The trails upgrade is also part of the college’s effort to attract students pursuing a sports management degree, Olympic dreams, or both. The improvements would mean Paul Smith’s could host college-level cross-country ski competitions and give serious athletes a place to conveniently train and get their education at the same time, Testo said.
Morton Trails, a Thetford Center, Vt., firm headed by former Olympian and Dartmouth College ski team coach John Morton, is drafting an initial design.
Morton said VIC features including the welcome center, parking and maintenance facilities are impressive, among “the nicest I’ve seen anywhere for a recreational trail network.” As an added bonus, the VIC is widely recognized as a place that still gets an abundance of natural snow at a time when many traditional Nordic ski centers are struggling.
Still, as is often the case with trail networks, Morton said, popular uses change over time, and trail configurations and widths don’t always keep up with those changes. The biggest change has been the growth in popularity of skate skiing, which requires wider trails.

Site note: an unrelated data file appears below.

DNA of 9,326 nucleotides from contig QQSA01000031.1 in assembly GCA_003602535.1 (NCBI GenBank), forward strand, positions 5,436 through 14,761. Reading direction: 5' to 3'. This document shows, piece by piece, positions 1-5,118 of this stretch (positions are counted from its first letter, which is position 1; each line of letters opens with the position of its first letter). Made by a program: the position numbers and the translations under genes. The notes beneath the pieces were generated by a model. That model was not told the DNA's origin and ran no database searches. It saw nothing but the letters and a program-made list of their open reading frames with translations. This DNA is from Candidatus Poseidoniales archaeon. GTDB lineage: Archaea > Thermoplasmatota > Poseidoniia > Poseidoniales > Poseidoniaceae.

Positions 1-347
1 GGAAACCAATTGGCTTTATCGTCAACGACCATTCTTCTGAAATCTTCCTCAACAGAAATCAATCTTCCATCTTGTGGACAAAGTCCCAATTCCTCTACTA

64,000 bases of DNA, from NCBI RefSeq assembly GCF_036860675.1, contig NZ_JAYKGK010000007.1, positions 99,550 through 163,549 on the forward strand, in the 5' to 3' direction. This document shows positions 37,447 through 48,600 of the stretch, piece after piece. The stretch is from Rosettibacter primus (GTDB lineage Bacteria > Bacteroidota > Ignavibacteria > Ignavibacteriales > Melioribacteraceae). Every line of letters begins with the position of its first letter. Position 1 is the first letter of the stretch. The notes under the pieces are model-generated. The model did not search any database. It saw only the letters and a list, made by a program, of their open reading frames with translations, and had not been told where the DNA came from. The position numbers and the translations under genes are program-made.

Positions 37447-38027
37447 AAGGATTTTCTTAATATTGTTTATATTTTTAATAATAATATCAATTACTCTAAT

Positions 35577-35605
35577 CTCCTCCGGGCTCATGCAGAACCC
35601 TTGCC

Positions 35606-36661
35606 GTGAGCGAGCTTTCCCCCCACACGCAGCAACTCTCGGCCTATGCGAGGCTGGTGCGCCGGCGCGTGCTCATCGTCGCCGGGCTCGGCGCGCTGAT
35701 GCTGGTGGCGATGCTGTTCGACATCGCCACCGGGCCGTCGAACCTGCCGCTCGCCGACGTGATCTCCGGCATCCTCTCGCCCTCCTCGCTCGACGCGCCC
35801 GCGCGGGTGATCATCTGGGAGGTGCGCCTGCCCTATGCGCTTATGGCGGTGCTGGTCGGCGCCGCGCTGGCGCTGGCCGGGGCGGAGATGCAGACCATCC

While the VIC trail system may seem fine to a casual user on classic skis, it can frustrate competitive skate skiers.
“There’s not a lot of trails groomed wide enough for skate skiing,” said Audrey Emerson, a Paul Smith’s Nordic ski team member from Lyons Falls.
The skating movement on skis requires a trail about 8 feet wide, at a minimum, Testo said. Trails sanctioned for international events need to be even wider; they must accommodate up to three skate skiers moving side by side, which means a trail almost 30 feet wide on climbs, Morton said.
In some places the VIC skating trails are also too steep, Testo said, and in other spots, the turns are too sharp, nearly right angles.
In a quick January ski on a section of Loggers Loop, Nordic ski team coach Matt Dougherty also pointed out small undulations on the trail that can hamper skate skiers as well as a large tree right next to the trail near the bottom of a hill. It could pose a safety hazard for a beginning—or even experienced—skier descending at high speed.